When the fall semester began, she attended Brooklyn College as a freshman. One day after finishing her last class of the day and walking to her car, she heard shouting from behind her, “go back to your country, what the F*** is that you wearing on your head,” they said. She remembered hearing stories in the media about other hijabies getting harassed and even killed for being recognized as Muslims, but it never occurred to her at any instance that she could be the one to experience any of that.  She couldn’t tell who they were because she was too afraid to look back and, instead, kept walking to reach her car. Paranoid from the racist remarks, she quickened her pace before she was pushed to the ground and stripped of her hijab. She laid on the ground in utter disbelief and shock as they ran off laughing. “I was too afraid to even look back. I don’t even know how these people looked like, I knew I was never going to feel safe again.” The next day at college, Youmna took off her hijab. She was much too paranoid and afraid to deal with ignorant peoples’ slanders. “I felt so weak and I just couldn’t take the pressure. I wished these people would see me for who I am,” she said.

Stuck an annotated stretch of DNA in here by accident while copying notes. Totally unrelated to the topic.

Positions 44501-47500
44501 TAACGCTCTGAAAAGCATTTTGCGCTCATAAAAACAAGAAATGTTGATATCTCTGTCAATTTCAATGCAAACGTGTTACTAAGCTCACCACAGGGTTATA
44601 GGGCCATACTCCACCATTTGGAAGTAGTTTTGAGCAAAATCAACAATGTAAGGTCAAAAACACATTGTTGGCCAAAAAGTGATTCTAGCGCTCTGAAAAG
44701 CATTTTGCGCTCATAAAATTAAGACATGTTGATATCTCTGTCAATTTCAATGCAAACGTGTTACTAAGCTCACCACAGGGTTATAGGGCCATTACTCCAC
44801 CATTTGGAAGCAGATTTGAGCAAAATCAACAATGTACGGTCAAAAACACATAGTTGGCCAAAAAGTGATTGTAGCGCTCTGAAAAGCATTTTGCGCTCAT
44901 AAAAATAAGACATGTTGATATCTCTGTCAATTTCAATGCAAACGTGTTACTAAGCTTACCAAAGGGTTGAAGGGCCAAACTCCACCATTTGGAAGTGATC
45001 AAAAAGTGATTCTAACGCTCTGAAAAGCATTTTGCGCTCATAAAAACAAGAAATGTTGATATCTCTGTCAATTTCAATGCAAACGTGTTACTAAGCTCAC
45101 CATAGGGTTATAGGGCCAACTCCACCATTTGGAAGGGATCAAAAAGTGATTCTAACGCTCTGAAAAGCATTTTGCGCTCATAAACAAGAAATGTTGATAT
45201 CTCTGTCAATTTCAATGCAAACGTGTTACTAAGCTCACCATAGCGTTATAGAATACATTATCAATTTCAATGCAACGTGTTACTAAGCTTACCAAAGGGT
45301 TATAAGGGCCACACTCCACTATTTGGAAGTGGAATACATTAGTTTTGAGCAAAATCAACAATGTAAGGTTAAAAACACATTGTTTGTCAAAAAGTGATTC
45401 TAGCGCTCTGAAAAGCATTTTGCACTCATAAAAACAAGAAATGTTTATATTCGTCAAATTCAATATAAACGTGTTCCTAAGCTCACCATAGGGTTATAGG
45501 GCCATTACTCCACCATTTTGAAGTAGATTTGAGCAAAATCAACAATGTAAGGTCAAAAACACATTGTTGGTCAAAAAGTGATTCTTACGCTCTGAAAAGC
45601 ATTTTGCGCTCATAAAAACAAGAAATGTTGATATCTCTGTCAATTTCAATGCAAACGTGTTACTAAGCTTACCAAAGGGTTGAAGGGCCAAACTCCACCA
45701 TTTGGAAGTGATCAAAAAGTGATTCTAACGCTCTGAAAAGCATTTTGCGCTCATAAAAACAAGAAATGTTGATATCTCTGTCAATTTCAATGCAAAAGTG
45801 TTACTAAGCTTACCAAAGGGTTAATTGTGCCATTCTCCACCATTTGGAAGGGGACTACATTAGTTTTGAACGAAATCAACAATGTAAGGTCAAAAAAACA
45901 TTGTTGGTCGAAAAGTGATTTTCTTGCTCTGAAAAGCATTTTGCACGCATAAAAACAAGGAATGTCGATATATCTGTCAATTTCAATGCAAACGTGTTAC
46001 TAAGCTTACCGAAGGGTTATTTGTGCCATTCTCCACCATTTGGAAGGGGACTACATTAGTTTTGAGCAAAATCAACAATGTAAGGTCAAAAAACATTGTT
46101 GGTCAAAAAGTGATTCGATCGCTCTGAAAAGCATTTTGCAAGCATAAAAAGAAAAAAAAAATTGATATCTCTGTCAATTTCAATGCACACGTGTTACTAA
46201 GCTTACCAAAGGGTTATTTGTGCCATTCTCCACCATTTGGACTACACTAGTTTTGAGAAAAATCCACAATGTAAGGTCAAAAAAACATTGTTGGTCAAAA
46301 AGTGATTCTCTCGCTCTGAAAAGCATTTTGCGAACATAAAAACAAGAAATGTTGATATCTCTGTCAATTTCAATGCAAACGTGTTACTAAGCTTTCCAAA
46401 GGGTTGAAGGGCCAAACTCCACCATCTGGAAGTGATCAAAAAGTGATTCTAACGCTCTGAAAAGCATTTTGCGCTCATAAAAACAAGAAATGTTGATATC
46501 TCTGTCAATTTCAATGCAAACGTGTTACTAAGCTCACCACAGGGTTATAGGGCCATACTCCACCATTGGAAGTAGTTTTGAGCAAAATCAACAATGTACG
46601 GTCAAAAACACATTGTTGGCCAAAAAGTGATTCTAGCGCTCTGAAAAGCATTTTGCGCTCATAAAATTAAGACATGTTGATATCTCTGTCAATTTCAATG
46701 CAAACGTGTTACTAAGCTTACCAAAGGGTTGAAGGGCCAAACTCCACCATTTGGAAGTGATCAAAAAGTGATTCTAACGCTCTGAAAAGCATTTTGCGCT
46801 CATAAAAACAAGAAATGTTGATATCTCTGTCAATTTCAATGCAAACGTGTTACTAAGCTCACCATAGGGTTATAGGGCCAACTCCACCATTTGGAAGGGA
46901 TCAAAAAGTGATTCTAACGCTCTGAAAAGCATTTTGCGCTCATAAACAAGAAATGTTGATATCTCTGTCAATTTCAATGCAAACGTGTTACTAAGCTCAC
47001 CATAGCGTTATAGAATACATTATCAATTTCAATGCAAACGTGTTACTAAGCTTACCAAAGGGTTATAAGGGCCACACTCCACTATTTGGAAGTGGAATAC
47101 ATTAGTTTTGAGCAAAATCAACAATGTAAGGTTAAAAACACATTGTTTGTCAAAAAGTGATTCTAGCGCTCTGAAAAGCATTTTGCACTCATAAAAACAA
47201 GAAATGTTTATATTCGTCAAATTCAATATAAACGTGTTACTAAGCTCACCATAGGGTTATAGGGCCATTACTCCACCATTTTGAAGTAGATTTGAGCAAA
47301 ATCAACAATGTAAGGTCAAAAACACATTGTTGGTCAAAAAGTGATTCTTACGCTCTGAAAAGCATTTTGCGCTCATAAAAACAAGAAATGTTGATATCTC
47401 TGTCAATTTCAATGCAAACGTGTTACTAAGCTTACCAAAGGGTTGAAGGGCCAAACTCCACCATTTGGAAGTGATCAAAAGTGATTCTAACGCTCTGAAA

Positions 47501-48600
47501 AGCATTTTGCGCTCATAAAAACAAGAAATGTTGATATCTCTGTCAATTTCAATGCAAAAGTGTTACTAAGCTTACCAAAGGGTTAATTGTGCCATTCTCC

It was not long before Youmna put her hijab back on. “I hated not wearing it. I hated that I allowed these ignorant people win for a moment. And I hated not being able to be me because of other people, so I put my hijab back on to never take it off again,” she said with a smile that brightened her face.

“I’ve learned that there is still a lot of discrimination in the world, especially against Muslims and whether I like it or not, these things will come my way and I have to accept them. I do hope one day that everyone sees that hijab is a form of expression and as long as it doesn’t harm anyone, there is no reason for anyone to judge me just on my appearance,” Youmna said.


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Dressed in a striped dress and a denim shirt.




Hijab worn with harem pants and light pink blouse.

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Light blue pashmina hijab.


Dressed in navy trousers and white blouse.


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Two piece hijab: blue under-piece and a bright yellow crinkle hijab.


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High waisted pleated skirt and light denim shirt.



The Myths Contaminating This World